While the Hawke memoirs may be entertaining, and emphasise the basic hypocrisy of politicians, they will not contribute much to better government. They are primarily designed to make Mr. Hawke's log of claims to a place in history at Mr. Keating's expense. What Mr. Hawke will not be doing, is making damaging admissions about his own role in Labor's decade of power. For example, at a Brisbane immigration conference last year, Hawke was offended by Dr. Katherine Betts' view that high immigration was less a matter of logic than a trendy symbol of class and status among the "governing classes". Hawke did frankly admit that the electorate has long disapproved of high immigration, and that therefore he and others had to collude with both rival political parties and the trade union leaders to achieve it. Hardly the position of a national leader representing electoral interests!

The issue of council amalgamations may be about to appear in South Australia, where a report that calls for reducing Adelaide's metropolitan councils from 27 to 20 has been leaked. The report argues that next year's local government elections should be postponed until 1996 to allow for wholesale amalgamations of local government in South Australia.


from The Australian, August 15th
Municipal Meltdown at Melbourne City Council is well underway (The Australian, 1/8). The Council was the first to be sacked by the Kennett Government and the anointed Commissioners have set a blistering pace of anti-democratic procedures and decision-making. "The recently announced corporate plan for the City of Melbourne developed by Ms. Elizabeth Proust, described as a 'tough new business strategy', proposed to reduce the current staffing level of 1,800 to 300 through a process of corporatisation and privatisation of the Council's operations. "In essence, the plan is a gerrymander of the economic, social and political life of the city. The prospect of future Council meetings being of 10 to 15 minutes duration - the time required to approve and sign contracts - will please boardrooms across the city.

"Contrary to Ms. Proust's view that the strategy will provide a good example for other councils, I believe that it will be rejected by local councils across the country as undermining and limiting effectiveness and democratic role of local government. "They will prefer to maintain and even broaden their councils' planning and servicing capacity by working in partnership with neighbouring municipalities, Federal and State Governments, the private sector and the community.

"However with all councils in Victoria being subject to the imposition of commissioners before the end of this year there will no doubt be an attempt to introduce the City of Melbourne plan across the State. This would effectively transfer the role of the sphere of government we call 'local' from the council chamber to the boardroom.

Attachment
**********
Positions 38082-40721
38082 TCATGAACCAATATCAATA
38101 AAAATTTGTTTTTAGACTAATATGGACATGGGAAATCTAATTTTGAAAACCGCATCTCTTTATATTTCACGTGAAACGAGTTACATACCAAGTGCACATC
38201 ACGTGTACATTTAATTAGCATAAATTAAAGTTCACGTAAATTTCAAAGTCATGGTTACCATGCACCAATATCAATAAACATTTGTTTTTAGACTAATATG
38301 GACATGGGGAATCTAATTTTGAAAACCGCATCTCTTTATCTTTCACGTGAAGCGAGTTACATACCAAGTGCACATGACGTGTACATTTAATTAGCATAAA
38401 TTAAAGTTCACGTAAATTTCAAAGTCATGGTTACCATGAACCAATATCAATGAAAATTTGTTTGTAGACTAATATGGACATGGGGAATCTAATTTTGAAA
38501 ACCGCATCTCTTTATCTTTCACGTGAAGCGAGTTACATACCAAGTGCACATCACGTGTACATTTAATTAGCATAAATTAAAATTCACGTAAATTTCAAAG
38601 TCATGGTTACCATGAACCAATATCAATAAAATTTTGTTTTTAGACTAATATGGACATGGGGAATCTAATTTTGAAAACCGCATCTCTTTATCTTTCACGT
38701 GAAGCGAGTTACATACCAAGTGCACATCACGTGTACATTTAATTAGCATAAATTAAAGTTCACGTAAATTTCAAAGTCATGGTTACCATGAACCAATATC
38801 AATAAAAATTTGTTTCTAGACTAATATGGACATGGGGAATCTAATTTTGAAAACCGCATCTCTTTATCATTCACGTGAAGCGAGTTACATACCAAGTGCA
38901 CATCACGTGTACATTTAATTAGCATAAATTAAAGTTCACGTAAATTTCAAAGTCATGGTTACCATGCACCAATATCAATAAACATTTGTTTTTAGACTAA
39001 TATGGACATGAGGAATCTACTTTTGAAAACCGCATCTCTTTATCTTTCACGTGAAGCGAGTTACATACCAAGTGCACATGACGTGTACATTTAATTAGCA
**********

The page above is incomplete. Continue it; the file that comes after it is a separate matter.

"'Efficiency' is not the sole preserve of the private sector, nor should it define equity and social justice in our community. Local government has a record of achievement and expertise that should not be stripped away by State Government-directed administrators and commissioners."
(Martin Brennan, Former Councillor, Melbourne)


from The Australian, August 15th
Columnist Rosemary Neill (The Weekend Australian Review, 6/8) is correct to highlight the low societal status accorded women who choose to stay at home and rear their children. However, deriding those who fought jolly hard for, and won right for women in the public sphere (right from which she no doubt benefits) will not invert this status. "Ms. Neill is mistaken in her belief that contemporary feminists neglect the private sphere. I suggest we look at some recent work on the public and private split (to name two authors, Carol Pateman and Susan Miller Okin).

"It is too simple to suggest that there is some sort of moral or monetary zero-sum game between women who stay at home and women who go to work. Further, whether there is 'choice' in this decision is irrelevant. "To highlight choice is to make a moral judgment about women which creates 'the guilt trap' addressed by Kate Legge in The Weekend Australian's leading Review feature (5-6/8).

"The issue that we should be addressing is the relatively low status of child rearing tasks and who does them after the initial birth and breastfeeding process. "If the child rearing activities were one day recognised for their true value (the shaping of future generations is the shaping of future society) through monetary or other reward, there are certain to be positive spin-offs.

"Greater number of men would desire becoming full or equal participants in home tasks (genuinely taking on responsibilities, not merely 'helping') and industry would not quarrel about parental leave to care for sick children as parenting tasks would be accorded to highest status. Tasks associated with children and home would no longer be categorised as 'women's issues', but the concerns of responsible adults."
(Sharon Howe, Woodville, S.A.)

© Published by the Australian League of Rights, P.O. Box 27 Happy Valley, SA 5159